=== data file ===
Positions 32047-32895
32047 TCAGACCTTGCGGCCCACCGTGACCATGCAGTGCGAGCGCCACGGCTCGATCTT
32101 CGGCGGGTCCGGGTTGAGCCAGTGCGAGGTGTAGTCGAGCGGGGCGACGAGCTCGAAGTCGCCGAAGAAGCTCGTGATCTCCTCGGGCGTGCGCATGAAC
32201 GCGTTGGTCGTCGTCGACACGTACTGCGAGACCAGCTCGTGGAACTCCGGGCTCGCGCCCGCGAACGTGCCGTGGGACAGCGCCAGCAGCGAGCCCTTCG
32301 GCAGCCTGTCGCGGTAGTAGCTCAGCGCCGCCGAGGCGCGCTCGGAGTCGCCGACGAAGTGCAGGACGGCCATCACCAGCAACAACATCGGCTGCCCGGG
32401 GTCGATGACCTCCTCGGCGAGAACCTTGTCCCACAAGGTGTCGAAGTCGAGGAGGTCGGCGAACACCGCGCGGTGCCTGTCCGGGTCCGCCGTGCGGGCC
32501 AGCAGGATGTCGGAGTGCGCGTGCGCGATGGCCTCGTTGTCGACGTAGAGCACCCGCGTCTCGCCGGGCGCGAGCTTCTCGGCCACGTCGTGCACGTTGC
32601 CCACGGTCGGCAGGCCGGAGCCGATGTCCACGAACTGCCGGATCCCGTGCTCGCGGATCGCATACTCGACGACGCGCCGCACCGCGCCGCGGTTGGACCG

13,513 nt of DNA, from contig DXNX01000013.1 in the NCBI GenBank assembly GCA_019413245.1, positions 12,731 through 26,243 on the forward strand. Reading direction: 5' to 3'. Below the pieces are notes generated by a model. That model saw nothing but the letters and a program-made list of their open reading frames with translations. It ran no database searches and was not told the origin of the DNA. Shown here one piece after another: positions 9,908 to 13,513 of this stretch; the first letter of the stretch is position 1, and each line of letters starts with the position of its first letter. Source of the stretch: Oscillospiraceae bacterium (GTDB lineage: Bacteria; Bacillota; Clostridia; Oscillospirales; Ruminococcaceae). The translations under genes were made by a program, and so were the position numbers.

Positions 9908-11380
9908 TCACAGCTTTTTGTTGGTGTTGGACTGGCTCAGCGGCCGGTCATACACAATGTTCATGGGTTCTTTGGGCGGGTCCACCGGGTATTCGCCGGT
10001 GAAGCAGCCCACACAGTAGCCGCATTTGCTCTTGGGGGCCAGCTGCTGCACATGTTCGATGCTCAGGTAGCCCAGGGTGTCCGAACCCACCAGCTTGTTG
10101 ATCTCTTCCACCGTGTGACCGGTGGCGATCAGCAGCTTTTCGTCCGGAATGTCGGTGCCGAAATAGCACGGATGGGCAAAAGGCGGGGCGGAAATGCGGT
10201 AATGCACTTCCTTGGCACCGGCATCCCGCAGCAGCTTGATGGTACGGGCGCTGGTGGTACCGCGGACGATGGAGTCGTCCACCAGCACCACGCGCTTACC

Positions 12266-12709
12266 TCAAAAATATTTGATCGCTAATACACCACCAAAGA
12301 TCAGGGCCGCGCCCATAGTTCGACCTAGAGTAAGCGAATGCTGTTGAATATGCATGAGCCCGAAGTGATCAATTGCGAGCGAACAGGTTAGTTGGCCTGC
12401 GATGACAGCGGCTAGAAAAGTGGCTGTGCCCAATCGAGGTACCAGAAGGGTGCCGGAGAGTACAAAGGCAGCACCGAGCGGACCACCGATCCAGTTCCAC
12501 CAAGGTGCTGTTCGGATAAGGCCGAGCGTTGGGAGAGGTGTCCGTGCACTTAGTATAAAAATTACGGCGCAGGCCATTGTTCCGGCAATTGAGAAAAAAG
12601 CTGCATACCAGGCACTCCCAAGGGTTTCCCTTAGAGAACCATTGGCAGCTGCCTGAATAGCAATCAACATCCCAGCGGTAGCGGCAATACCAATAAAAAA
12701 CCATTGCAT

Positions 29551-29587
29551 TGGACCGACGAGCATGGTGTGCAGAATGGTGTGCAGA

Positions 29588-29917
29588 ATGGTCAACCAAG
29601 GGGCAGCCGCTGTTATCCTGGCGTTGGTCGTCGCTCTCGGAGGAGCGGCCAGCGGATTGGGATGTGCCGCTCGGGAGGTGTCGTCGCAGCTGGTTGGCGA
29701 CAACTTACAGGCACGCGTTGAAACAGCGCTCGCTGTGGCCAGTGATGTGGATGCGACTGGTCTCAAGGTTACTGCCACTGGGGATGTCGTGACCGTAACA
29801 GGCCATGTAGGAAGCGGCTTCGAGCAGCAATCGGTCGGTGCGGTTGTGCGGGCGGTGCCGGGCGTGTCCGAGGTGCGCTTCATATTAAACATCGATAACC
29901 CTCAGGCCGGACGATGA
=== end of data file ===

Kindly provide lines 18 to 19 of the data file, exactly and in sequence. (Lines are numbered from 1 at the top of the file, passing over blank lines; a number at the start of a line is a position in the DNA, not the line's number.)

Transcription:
12401 GATGACAGCGGCTAGAAAAGTGGCTGTGCCCAATCGAGGTACCAGAAGGGTGCCGGAGAGTACAAAGGCAGCACCGAGCGGACCACCGATCCAGTTCCAC
12501 CAAGGTGCTGTTCGGATAAGGCCGAGCGTTGGGAGAGGTGTCCGTGCACTTAGTATAAAAATTACGGCGCAGGCCATTGTTCCGGCAATTGAGAAAAAAG